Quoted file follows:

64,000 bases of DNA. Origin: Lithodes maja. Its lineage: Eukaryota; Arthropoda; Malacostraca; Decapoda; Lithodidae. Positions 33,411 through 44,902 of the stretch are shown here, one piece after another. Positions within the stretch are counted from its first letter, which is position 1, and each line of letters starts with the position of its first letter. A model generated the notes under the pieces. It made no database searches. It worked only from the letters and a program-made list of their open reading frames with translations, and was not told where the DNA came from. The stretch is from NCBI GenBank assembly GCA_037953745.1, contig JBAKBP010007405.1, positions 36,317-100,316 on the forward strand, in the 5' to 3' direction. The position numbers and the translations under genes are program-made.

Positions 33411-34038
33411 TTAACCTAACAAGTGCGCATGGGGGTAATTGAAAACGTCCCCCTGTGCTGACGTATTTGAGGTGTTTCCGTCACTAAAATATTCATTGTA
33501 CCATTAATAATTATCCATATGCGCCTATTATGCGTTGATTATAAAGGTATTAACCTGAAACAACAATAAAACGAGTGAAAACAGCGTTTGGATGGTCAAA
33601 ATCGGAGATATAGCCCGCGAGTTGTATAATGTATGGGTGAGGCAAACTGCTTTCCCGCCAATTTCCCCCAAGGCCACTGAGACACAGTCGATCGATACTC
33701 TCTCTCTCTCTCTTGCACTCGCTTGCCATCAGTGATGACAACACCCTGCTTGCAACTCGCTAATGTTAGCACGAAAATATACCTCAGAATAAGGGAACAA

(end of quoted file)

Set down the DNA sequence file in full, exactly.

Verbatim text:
64,000 bases of DNA. Origin: Lithodes maja. Its lineage: Eukaryota; Arthropoda; Malacostraca; Decapoda; Lithodidae. Positions 33,411 through 44,902 of the stretch are shown here, one piece after another. Positions within the stretch are counted from its first letter, which is position 1, and each line of letters starts with the position of its first letter. A model generated the notes under the pieces. It made no database searches. It worked only from the letters and a program-made list of their open reading frames with translations, and was not told where the DNA came from. The stretch is from NCBI GenBank assembly GCA_037953745.1, contig JBAKBP010007405.1, positions 36,317-100,316 on the forward strand, in the 5' to 3' direction. The position numbers and the translations under genes are program-made.

Positions 33411-34038
33411 TTAACCTAACAAGTGCGCATGGGGGTAATTGAAAACGTCCCCCTGTGCTGACGTATTTGAGGTGTTTCCGTCACTAAAATATTCATTGTA
33501 CCATTAATAATTATCCATATGCGCCTATTATGCGTTGATTATAAAGGTATTAACCTGAAACAACAATAAAACGAGTGAAAACAGCGTTTGGATGGTCAAA
33601 ATCGGAGATATAGCCCGCGAGTTGTATAATGTATGGGTGAGGCAAACTGCTTTCCCGCCAATTTCCCCCAAGGCCACTGAGACACAGTCGATCGATACTC
33701 TCTCTCTCTCTCTTGCACTCGCTTGCCATCAGTGATGACAACACCCTGCTTGCAACTCGCTAATGTTAGCACGAAAATATACCTCAGAATAAGGGAACAA